916-886-5699

2100 Douglas Blvd, Roseville, CA

Estate Planning, Charitable Giving
And The Northern California Conference

The Planned Giving Department provides information to individuals that will assist them in using gift planning documents such as Wills, Trusts, Gift Annuities, Power of Attorney and Health Care Directives; that will provide for and protect family members and support God's work in Northern California and beyond.

Our department has received the highest possible accreditation by the North American Division of the General Conference of Seventh-day Adventists and certification for all of our planned giving professional staff. We are committed to assisting you with helpful information regarding the best way for you to benefit through a planned gift and to assist you with planning for the distribution of your estate. Please give us a call at 916-886-5699 and we will be happy to assist you.

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Thursday June 17, 2021

Savvy Living

Savvy Senior

How to Choose a Hospice Care Program

Where can I turn to find a good Medicare covered hospice provider? My husband's mother has a terminal condition and wants to pass away at home, if possible, so I am helping out where I can.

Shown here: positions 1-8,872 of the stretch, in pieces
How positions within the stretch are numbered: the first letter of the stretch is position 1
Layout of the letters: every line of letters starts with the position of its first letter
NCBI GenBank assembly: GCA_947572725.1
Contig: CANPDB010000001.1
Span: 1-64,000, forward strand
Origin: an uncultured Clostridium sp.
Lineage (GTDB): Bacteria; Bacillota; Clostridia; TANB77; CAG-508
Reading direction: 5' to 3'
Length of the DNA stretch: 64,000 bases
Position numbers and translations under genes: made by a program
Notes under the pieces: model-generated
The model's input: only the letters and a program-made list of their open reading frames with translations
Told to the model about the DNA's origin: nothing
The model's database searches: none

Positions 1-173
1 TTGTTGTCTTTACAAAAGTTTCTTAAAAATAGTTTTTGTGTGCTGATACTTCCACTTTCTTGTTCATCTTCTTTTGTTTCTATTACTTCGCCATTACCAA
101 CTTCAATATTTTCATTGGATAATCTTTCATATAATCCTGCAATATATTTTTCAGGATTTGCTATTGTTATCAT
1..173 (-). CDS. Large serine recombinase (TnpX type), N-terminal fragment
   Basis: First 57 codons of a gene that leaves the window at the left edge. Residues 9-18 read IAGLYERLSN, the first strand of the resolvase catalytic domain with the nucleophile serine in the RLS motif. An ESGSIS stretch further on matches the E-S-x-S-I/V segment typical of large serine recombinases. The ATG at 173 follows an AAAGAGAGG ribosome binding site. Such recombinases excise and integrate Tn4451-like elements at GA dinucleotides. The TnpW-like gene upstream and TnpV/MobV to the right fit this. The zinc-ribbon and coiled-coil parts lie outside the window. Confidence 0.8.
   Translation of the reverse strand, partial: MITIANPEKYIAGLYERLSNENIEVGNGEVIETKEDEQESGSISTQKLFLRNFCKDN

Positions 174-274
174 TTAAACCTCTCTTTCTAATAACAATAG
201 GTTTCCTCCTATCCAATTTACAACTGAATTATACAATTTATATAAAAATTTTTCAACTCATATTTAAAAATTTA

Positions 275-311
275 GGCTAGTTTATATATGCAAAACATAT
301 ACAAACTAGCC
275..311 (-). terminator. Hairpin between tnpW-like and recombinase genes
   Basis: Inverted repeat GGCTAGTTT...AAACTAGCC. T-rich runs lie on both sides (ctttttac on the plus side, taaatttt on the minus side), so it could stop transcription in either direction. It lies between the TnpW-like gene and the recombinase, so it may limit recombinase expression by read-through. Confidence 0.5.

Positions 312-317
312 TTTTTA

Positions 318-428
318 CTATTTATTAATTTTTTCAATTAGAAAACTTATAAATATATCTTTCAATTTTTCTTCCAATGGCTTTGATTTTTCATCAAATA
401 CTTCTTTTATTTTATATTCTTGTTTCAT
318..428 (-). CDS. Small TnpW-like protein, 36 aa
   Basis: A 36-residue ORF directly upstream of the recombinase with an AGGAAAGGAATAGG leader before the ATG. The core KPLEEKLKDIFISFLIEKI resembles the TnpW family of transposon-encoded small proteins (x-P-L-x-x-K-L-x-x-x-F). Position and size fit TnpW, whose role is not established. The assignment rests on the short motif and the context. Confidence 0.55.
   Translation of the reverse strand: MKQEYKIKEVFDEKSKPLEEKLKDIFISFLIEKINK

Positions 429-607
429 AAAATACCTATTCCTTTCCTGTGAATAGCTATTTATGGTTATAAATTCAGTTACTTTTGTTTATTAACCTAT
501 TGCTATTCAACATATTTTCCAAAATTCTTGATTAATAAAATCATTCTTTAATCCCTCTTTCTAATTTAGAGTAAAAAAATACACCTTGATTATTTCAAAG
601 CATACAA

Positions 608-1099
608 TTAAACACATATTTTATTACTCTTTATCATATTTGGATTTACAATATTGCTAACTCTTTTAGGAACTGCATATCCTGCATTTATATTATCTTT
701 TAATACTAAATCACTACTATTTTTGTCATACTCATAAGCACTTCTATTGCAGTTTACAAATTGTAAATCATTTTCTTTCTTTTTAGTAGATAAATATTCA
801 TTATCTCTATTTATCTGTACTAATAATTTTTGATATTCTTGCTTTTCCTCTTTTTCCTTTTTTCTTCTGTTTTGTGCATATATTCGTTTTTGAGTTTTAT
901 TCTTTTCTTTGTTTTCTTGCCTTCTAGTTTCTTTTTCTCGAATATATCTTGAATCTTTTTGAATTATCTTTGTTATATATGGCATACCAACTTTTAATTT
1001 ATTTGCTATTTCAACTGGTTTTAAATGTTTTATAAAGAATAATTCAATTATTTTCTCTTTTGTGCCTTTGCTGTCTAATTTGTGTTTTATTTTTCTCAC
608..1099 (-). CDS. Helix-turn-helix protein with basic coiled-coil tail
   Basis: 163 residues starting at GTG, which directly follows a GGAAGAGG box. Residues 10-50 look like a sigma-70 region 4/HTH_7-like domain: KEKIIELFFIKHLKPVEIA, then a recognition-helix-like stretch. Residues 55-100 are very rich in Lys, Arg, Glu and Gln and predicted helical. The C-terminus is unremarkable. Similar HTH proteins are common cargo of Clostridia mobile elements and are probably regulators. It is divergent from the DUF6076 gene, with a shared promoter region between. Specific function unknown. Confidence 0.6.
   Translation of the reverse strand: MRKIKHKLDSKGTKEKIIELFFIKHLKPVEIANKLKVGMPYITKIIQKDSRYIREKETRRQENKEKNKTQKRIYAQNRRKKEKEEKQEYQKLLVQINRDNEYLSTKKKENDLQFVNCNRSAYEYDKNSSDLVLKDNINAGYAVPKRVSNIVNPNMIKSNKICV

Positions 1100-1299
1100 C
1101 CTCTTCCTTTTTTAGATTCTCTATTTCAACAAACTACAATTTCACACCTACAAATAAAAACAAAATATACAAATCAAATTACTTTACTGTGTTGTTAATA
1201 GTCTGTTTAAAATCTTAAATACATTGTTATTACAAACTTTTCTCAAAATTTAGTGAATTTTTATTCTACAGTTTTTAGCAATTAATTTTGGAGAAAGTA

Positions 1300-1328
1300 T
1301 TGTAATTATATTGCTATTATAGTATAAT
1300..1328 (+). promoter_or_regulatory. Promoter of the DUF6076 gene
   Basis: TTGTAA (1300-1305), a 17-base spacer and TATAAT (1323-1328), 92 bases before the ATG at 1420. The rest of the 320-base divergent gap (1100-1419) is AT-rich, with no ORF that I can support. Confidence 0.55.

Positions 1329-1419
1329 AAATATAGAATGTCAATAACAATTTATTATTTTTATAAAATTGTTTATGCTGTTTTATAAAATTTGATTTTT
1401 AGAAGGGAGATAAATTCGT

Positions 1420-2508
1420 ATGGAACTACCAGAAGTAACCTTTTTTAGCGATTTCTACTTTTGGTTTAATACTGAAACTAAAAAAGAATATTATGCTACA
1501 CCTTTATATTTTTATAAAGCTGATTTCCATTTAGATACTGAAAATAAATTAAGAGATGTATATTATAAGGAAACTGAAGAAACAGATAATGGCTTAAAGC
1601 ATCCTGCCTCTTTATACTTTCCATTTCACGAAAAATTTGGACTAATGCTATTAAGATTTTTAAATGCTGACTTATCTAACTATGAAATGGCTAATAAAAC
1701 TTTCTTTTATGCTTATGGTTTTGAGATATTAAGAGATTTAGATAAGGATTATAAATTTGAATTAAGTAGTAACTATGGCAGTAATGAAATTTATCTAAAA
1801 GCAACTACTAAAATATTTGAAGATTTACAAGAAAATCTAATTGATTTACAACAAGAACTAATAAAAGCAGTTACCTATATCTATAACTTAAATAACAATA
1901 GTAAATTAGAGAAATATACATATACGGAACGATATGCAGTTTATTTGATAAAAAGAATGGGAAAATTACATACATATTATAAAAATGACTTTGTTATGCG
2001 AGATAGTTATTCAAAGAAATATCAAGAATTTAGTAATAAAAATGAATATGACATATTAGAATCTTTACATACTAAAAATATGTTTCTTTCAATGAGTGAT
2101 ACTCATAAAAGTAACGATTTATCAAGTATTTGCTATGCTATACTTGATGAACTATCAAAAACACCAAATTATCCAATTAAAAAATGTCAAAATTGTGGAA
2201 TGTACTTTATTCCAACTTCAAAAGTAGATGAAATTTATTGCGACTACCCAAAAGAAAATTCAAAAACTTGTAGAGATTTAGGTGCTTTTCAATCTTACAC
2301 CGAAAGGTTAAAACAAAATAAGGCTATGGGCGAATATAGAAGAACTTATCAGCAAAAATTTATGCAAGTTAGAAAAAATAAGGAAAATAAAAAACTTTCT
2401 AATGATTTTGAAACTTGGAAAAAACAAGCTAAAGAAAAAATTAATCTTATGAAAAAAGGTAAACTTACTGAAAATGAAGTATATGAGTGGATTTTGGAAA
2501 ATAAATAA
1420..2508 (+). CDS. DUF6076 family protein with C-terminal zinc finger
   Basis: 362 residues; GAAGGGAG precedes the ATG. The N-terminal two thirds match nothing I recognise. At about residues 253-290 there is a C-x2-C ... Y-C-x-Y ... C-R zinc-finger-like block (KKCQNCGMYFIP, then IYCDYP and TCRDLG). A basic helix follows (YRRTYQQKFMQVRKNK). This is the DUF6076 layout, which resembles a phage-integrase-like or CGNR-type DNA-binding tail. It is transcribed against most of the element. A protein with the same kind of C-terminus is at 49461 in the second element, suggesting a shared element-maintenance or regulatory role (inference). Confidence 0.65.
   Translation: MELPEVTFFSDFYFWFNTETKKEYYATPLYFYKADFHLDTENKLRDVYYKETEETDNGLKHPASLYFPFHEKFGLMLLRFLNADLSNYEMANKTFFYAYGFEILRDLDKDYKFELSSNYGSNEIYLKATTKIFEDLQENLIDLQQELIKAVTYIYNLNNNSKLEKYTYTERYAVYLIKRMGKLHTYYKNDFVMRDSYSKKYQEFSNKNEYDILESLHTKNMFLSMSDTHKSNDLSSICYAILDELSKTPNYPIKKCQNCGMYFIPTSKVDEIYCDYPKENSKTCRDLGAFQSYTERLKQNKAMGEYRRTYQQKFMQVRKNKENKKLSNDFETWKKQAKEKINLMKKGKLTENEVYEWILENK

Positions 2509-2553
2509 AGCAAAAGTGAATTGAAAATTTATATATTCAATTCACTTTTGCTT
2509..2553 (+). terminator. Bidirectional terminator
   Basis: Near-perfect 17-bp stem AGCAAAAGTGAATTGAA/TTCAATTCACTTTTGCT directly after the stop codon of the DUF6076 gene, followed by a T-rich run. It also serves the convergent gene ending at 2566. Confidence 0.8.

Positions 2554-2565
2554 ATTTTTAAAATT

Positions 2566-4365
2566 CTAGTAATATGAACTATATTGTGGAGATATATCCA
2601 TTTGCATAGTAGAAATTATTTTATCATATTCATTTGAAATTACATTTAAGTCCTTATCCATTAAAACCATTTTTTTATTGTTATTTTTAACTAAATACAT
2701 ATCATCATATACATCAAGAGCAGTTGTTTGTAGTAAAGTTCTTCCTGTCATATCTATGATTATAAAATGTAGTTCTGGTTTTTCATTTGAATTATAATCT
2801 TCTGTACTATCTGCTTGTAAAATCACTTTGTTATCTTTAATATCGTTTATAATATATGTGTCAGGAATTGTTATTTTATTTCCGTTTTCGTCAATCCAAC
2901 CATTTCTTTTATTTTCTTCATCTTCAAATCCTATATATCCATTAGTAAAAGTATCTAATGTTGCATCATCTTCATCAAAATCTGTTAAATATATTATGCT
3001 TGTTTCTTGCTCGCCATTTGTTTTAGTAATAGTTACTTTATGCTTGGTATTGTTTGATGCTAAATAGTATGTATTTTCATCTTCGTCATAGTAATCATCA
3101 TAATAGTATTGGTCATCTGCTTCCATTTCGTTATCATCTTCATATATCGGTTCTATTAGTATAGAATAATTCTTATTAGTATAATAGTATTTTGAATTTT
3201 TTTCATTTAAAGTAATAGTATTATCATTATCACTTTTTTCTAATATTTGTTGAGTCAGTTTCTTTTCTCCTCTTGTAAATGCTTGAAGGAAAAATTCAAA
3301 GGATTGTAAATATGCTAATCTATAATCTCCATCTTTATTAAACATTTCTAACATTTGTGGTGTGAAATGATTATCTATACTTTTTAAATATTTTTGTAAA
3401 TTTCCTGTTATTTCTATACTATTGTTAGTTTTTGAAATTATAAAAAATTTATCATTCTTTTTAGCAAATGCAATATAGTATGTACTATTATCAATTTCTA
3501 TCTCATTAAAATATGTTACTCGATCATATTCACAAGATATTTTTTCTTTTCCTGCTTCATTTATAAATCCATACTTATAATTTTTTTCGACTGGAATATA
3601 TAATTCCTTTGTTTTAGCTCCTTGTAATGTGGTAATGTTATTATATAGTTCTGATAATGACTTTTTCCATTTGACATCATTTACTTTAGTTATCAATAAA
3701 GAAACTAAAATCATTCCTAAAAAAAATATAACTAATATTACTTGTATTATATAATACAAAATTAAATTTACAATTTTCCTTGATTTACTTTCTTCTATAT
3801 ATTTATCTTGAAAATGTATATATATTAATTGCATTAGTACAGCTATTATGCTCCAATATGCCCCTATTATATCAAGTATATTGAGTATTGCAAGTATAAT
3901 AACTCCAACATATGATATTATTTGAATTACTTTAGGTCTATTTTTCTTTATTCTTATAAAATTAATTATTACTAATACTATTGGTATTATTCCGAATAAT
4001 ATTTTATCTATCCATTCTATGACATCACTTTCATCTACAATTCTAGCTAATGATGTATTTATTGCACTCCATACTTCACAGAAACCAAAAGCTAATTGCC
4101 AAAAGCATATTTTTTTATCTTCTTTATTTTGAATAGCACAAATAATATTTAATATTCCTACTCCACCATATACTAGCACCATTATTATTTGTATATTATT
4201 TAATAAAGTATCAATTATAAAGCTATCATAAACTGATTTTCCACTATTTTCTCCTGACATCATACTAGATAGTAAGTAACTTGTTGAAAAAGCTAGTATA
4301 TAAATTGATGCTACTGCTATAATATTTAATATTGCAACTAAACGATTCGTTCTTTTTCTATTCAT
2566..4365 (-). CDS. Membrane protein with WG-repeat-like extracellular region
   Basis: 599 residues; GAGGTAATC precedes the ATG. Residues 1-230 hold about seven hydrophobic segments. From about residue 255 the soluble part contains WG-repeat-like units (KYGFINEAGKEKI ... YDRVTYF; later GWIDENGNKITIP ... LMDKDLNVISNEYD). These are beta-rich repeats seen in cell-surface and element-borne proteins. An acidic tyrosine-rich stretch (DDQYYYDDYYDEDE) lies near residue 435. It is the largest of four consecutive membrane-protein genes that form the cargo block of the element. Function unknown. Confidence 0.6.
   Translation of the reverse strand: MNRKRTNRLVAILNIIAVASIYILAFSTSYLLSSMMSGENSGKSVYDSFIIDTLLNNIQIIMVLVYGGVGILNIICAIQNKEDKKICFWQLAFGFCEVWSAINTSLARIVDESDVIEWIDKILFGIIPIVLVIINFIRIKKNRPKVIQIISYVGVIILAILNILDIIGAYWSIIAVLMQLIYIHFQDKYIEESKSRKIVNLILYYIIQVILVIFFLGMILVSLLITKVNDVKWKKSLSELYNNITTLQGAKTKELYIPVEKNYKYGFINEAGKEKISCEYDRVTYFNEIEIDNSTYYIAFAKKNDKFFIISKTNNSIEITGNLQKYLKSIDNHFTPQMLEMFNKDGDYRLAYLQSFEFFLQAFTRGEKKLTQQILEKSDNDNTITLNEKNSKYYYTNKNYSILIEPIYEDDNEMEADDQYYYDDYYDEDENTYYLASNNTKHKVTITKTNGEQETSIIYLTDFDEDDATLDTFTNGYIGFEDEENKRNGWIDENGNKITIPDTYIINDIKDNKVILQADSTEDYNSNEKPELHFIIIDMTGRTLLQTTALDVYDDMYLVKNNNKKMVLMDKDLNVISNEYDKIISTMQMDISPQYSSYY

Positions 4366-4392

Hospice is a wonderful option in the last months of life because it offers a variety of services, not only to those who are dying, but also to those left behind. Here is what you should know about hospice care, along with some tips to help you choose one.

Understanding Hospice


Hospice care is a unique service that provides medical care, pain management and emotional and spiritual support to people who are in the last stages of a terminal illness – it does not speed up or slow down the process. The goal of hospice care is to simply keep the patient as comfortable and pain-free as possible, with loved ones nearby.

The various services provided by a hospice program come from a team of professionals that works together to accommodate the patient's end-of-life needs.